"Freedom for the thought that we hate": Why westboro had to win

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Abstract

Justice OliverWendell Holmes' belief that the Constitution calls for the principle of free thought - "not free thought for those who agree with us but freedom for the thought that we hate" - was severely tested when the father of a fallen Marine sued members of the Westboro Baptist Church who picketed near his son's funeral service. Consistent with its traditions and precedents, the Supreme Court of the United States ruled 8-1 that the First Amendment protected church members' offensive speech from tort liability. In ruling as it did, the Court properly chose to consider only the case elements it was presented, refused to create a new category of unprotected speech, and in turn eroded the reach of intentional infliction of emotional distress in speech-related cases. "The Court is out of the business of creating new categories of unprotected speech. Get over it".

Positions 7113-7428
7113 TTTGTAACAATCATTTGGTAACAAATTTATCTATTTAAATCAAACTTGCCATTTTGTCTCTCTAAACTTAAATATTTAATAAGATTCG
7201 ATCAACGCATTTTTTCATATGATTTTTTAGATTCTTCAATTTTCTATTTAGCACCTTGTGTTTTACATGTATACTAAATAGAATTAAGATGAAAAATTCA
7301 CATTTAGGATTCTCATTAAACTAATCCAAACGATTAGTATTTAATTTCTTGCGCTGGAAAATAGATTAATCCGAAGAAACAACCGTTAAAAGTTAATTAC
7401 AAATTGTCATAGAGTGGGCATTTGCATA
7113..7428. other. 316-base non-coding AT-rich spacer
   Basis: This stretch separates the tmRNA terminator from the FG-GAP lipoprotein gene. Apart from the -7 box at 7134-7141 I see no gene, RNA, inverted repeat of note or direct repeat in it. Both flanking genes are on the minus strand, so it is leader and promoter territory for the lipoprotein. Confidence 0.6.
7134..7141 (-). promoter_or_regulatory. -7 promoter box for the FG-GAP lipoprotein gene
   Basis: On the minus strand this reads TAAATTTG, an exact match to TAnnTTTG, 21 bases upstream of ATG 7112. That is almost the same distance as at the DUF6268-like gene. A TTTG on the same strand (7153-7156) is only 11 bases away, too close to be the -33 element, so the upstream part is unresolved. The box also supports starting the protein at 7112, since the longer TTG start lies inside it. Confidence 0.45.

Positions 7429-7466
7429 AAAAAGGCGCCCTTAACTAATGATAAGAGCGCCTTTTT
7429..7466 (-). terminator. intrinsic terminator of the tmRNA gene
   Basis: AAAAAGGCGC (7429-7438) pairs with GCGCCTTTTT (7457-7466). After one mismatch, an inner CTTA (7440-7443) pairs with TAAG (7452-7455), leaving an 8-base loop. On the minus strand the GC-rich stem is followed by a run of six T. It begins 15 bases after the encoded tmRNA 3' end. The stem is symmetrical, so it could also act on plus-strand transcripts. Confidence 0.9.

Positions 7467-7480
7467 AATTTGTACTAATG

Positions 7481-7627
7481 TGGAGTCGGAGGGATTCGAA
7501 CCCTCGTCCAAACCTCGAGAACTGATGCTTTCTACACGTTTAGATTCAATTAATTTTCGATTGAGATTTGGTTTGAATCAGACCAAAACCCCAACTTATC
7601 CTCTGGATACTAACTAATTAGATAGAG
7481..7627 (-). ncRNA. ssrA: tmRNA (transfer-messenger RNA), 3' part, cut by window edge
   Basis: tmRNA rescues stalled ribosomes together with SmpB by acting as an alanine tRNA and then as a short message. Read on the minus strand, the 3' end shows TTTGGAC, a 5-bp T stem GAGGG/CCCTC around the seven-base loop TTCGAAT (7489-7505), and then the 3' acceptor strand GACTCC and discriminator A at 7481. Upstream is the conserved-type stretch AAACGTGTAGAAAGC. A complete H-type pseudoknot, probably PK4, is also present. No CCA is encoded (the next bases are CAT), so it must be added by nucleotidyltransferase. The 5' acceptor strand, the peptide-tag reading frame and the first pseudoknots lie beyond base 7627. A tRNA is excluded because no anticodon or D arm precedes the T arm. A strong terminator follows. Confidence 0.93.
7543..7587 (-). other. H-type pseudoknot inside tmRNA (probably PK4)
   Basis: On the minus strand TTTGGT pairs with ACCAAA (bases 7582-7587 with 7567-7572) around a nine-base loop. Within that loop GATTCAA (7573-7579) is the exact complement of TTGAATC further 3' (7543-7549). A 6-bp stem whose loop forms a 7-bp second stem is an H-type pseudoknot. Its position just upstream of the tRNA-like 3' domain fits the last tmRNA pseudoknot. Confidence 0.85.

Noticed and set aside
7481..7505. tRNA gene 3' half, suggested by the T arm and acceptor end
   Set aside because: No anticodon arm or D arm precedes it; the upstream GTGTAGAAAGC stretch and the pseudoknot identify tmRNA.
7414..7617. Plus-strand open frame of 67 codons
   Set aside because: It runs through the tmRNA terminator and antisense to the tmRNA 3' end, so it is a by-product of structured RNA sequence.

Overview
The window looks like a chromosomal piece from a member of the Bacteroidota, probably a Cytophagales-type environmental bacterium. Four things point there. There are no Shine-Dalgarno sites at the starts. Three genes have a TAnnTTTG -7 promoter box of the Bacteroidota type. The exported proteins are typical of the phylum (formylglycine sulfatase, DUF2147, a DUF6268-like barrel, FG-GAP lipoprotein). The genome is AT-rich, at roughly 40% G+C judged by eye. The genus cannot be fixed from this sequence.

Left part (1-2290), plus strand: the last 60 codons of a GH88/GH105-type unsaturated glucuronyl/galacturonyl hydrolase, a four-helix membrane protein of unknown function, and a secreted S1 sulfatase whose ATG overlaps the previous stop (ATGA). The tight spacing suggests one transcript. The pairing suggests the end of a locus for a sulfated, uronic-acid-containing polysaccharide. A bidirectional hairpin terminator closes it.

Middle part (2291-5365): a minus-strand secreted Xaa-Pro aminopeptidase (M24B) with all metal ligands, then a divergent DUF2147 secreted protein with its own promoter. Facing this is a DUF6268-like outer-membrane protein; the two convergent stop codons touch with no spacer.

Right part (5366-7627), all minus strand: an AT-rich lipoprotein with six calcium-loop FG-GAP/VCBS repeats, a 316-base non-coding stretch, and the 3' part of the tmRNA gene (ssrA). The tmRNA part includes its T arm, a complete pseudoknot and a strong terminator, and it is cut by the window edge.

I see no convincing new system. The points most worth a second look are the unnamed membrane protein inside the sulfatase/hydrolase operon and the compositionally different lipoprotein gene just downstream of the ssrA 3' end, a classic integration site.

Original languageEnglish (US)
Pages (from-to)133-173
Number of pages41
JournalCommunication Law and Policy
Volume17
Issue number2
DOIs
Publication statusPublished - Mar 2012

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ASJC Scopus subject areas

  • Law
  • Communication

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